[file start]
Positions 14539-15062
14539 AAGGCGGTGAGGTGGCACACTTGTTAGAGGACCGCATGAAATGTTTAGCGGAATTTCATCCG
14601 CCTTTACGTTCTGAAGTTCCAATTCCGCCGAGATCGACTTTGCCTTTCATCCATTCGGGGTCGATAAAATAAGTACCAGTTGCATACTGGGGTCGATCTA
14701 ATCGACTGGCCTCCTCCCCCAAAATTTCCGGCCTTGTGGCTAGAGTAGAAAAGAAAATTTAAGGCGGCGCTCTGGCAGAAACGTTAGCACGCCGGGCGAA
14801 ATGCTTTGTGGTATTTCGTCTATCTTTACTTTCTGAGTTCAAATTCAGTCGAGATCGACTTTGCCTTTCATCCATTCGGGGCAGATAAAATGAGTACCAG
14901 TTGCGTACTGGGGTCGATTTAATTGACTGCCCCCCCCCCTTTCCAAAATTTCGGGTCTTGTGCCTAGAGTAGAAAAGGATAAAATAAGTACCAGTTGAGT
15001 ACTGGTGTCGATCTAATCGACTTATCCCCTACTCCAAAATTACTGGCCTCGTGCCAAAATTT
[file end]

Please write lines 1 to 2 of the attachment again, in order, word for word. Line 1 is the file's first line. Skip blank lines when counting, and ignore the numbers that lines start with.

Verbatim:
Positions 14539-15062
14539 AAGGCGGTGAGGTGGCACACTTGTTAGAGGACCGCATGAAATGTTTAGCGGAATTTCATCCG